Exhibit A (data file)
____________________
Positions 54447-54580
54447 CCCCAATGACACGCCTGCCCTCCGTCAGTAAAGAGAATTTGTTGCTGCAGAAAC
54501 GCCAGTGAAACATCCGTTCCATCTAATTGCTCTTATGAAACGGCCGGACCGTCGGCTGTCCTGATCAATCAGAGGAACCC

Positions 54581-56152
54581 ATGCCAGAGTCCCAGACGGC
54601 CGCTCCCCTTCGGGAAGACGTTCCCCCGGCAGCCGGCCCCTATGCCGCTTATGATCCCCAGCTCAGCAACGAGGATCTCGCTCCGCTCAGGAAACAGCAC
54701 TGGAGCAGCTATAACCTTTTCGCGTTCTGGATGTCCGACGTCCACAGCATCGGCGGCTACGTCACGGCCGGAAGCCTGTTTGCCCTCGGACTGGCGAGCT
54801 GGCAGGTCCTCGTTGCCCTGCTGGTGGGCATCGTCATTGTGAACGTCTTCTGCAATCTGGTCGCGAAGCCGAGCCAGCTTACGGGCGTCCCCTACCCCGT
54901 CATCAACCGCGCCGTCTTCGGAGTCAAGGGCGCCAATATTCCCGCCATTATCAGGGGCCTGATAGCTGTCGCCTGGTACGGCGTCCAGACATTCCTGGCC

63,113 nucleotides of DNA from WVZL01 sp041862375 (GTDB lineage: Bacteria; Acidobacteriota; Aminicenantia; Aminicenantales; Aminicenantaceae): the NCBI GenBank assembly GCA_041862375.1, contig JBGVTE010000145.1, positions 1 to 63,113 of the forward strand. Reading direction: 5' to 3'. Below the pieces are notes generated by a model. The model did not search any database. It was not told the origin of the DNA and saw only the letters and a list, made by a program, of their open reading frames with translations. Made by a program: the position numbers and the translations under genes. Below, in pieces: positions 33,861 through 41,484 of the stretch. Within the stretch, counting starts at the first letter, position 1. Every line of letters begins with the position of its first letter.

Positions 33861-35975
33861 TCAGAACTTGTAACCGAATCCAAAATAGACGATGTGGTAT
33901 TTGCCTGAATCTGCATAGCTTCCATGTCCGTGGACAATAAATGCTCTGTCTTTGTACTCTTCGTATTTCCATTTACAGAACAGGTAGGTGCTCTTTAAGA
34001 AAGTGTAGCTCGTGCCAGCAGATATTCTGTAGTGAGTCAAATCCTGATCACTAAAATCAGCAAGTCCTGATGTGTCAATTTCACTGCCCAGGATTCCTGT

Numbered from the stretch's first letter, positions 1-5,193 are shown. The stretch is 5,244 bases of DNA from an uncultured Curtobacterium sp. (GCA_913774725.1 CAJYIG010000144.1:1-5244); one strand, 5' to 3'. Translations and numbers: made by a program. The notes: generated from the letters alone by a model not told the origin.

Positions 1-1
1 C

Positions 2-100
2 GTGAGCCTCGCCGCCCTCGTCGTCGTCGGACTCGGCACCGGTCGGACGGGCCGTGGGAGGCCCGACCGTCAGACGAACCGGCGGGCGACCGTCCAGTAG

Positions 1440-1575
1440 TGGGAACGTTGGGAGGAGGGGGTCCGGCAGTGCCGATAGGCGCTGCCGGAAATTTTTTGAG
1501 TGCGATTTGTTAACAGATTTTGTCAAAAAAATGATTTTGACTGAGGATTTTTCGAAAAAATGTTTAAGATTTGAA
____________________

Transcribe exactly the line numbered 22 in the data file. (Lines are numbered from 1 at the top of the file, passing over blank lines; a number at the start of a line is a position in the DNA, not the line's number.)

1501 TGCGATTTGTTAACAGATTTTGTCAAAAAAATGATTTTGACTGAGGATTTTTCGAAAAAATGTTTAAGATTTGAA